The tradition at the center of discussion Monday night was the Franklin Street Halloween block party.
Town leaders are worried the event will get out of hand next month. Last year, 400 police tried to control more than 80,000 party goers.
Thirteen people were arrested and eight were taken to the hospital.
The town council talked about ending Halloween festivities altogether, but they say that would take intense enforcement, likely resulting in injuries.
So the idea now is crowd control, by reducing the numbers who turn out and bus in for the party.
Halloween in Chapel Hill has transformed over the years from kids in costumes, to tens of thousands of people flooding Franklin Street.
Last year the Halloween event cost Chapel Hill more than $220,000.
"We're not trying to end Halloween, just trying to get it down to a size where we can get our arms back around it," Police Chief Brian Curran said.
He presented suggestions for the council to consider.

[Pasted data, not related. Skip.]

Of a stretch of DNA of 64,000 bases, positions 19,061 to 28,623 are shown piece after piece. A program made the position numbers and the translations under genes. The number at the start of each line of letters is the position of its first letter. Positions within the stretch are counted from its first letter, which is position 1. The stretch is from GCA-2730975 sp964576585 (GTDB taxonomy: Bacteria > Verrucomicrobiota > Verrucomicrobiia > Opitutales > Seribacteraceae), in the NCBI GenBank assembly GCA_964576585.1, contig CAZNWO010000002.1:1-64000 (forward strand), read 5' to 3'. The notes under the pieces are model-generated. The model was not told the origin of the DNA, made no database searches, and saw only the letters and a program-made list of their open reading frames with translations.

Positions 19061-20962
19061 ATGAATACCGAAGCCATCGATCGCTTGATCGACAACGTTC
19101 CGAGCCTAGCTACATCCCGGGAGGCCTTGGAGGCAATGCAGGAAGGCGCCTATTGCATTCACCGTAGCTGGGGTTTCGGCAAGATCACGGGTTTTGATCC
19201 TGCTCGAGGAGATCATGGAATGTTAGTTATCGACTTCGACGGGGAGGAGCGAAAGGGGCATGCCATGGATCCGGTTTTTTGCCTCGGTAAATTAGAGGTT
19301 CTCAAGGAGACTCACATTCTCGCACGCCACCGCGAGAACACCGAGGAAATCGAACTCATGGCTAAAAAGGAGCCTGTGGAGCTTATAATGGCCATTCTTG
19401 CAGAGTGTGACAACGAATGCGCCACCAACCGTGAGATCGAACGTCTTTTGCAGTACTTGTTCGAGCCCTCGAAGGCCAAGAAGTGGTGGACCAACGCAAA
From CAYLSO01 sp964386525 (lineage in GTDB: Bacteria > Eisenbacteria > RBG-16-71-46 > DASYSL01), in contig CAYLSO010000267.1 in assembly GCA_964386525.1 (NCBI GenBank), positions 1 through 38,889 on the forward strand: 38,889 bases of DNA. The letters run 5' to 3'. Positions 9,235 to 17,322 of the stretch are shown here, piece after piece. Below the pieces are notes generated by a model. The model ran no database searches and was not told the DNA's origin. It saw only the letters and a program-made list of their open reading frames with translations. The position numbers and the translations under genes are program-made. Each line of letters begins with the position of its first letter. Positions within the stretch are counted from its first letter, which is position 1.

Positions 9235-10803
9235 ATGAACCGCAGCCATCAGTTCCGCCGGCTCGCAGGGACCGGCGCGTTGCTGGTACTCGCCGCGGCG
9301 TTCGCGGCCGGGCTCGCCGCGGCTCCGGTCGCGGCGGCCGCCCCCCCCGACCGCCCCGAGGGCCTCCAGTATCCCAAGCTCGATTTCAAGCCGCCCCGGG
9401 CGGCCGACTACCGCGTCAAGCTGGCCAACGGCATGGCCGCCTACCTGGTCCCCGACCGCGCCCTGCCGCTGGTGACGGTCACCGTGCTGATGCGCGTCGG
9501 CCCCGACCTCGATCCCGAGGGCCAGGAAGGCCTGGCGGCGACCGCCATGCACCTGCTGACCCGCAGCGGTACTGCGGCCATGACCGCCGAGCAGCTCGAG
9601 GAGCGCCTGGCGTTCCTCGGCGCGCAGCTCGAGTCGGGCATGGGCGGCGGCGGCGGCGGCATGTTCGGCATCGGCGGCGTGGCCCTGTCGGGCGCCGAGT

They include running an aggressive public information campaign on crowd control, limiting alcoholic beverage sales along Franklin Street and discontinuing the use of transit busses from the park in ride to downtown Franklin Street.
Other suggestions --placing parking monitors in surrounding residential neighborhoods to discourage illegal parking, also altering traffic patterns and using the UNC emergency contact system to direct crowds in case of an emergency.
The recommendations will now go to the town manager for review. There may be some minor bussing and parking changes this year, but it looks like any big changes will have to wait another Halloween.